Villa Marie Claire

Feisty Once Again

Janice O'Brien spent 38 years in nursing, a smart, competent, compassionate nurse tasked with caring for newborns. However, as a patient, well, she didn't exactly enjoy other people taking care of her, despite being 85 and long retired. So when she was back to her feisty self after an illness rendered her incapacitated, her son, Michael O'Brien, expected the complaining and restlessness to start.

Instead, Janice was happy and engaged with her many visitors. She sat in the sunshine joking with family and friends, donned her beloved Yankee cap and was back to treating Michael like he was a teenager again, though he had a 14-year-old son of his own.

"I was amazed, we all were amazed," Michael said. "We went from thinking she was going to go soon to her coming back and enjoying time with family and friends."

At that point, Janice was in Villa Marie Claire, a residential hospice in Saddle River, NJ. She had spent three weeks in a hospital, where physicians and staff tried to rid her of an infection that originated in her leg and was permeating the rest of her body. When she continued to decline, her doctor recommended hospice.

"Putting someone in hospice is probably one of the most difficult decisions in a family member's life," Michael said, from the lounge in the Villa. "The day I signed the papers was a very emotional and difficult day but looking back now I'm glad I made that decision to accept that's where we were at and to realize we needed to focus on a different avenue of care, to manage her pain and try and give her some quality of life. My family and I wanted to maximize those days, whatever days she had left and give her dignity, comfort and the love she so richly deserved."

Michael said on his first visit to the Villa with his wife, Corie, he immediately felt a sense of peace. Meeting with Dr. Charles Vialotti, Medical Director of Villa, who gave them a personal tour of the elegant estate, only confirmed that feeling.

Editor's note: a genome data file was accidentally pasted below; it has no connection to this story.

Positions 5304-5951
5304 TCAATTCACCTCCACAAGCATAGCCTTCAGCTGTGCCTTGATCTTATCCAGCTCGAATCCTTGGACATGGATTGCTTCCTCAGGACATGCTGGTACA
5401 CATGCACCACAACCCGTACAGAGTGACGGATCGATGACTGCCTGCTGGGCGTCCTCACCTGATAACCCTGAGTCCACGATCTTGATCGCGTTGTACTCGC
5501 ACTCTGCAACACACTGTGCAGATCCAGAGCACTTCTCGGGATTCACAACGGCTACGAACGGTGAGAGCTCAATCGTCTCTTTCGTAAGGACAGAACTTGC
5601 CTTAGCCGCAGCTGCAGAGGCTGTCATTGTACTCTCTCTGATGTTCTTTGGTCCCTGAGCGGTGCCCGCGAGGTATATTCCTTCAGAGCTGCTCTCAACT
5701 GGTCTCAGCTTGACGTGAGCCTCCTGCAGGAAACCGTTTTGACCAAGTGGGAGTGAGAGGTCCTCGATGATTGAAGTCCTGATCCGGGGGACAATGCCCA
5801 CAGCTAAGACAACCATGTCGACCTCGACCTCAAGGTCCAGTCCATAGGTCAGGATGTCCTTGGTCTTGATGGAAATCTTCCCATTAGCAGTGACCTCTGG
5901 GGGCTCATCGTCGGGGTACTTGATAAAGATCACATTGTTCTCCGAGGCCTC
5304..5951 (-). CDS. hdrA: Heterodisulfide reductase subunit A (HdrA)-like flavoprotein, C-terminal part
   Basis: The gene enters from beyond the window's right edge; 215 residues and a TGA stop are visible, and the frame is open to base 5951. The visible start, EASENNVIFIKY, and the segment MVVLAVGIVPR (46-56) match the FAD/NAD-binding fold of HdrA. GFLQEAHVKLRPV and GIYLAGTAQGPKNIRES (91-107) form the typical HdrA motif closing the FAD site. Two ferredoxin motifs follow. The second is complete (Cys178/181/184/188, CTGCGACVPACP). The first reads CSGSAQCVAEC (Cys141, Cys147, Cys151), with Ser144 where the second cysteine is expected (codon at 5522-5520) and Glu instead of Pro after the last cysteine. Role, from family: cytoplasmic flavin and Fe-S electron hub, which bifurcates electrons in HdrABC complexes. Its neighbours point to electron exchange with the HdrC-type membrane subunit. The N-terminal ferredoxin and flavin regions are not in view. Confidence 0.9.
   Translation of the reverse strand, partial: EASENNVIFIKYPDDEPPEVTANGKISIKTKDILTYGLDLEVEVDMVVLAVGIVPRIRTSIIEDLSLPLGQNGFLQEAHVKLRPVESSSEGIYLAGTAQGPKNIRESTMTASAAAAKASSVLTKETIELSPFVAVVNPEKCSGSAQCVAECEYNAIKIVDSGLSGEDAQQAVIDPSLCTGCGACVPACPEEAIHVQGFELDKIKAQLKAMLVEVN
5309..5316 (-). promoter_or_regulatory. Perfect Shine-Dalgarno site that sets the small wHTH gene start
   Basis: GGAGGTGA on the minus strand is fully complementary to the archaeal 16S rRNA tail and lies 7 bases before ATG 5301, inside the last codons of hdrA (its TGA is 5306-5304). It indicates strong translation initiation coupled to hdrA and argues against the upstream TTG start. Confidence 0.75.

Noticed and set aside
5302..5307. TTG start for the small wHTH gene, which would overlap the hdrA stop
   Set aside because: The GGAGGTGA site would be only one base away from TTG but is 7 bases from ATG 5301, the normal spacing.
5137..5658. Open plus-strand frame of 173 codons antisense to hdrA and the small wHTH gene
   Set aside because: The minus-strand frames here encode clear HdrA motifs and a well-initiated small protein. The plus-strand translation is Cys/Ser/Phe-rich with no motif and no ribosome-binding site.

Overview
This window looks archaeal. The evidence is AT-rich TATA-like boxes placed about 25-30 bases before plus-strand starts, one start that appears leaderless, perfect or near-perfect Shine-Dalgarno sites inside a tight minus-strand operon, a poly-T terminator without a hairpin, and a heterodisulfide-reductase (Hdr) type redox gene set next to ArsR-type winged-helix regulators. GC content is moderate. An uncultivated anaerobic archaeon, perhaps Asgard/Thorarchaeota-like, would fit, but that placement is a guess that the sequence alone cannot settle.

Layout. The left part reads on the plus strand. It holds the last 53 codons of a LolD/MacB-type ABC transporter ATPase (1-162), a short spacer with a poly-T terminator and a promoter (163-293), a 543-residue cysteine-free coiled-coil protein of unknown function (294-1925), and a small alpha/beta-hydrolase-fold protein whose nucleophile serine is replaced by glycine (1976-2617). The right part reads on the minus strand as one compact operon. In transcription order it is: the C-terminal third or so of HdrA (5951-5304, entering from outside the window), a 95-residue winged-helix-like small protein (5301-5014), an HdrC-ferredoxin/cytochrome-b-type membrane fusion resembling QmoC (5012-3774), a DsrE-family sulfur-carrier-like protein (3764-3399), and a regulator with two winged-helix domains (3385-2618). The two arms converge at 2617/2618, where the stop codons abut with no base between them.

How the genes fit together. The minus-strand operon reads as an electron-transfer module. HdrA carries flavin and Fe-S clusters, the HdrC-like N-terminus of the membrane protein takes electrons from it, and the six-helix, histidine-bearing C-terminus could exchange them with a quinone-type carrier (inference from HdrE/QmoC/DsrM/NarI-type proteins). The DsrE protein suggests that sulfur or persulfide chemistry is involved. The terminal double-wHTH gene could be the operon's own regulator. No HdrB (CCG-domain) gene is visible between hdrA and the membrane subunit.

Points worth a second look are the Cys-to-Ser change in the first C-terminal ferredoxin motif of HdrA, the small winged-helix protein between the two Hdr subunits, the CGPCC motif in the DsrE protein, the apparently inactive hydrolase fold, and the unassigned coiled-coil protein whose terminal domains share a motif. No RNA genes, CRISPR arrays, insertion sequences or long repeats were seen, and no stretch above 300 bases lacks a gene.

"It was really a no-brainer," Michael said. "And when the staff met her ambulance as she arrived, there was an overwhelming feeling of kindness. It was such a unique experience from the get-go. They treated us all like we were the most important people in the world and we were just a patient and her family."

A few days after arriving at the Villa, Janice started improving. The staff managed her pain and she began eating and talking again.

"She loved it here," he said. "I don't know if she fully grasped that she was in hospice, but she was in a place where she was happy. She was surrounded by people who loved her and cared for her, in an environment that was peaceful and at times, fun. We joked around a lot."

They weren't the only ones happy with the care Janice received at the Villa. Every family member and friend who visited Janice commented on how comfortable they felt, as well as how serene Janice appeared. Her best friend, Terrie, who had known Janice since they were 13, came to the Villa nearly every day.

"Aunt Terry also spent her career in health care, was in awe of this place and she's not an easy woman to please," Michael said. "She's very demanding, especially when it concerns her best friend – they were closer than family. She's a firecracker and not to have a complaint out of her was amazing."

Janice was at the Villa for 31 days in the spring of 2019. She died free from pain, with her family by her side.

"My mom was happy and comfortable, Michael said. "It was great seeing her come back for that time and be her old self. As for the family – I essentially lived in the guest rooms for those days and during that time there wasn't a day that a staff member didn't ask how I was doing, did I need anything. This place is so special and unique and there are no words to describe how loving the staff is. They are a special breed of people and all these beautiful people make this place what it is today. Dr. V. and the staff and volunteers at the Villa were our angels on earth. My family and I are forever in their debit."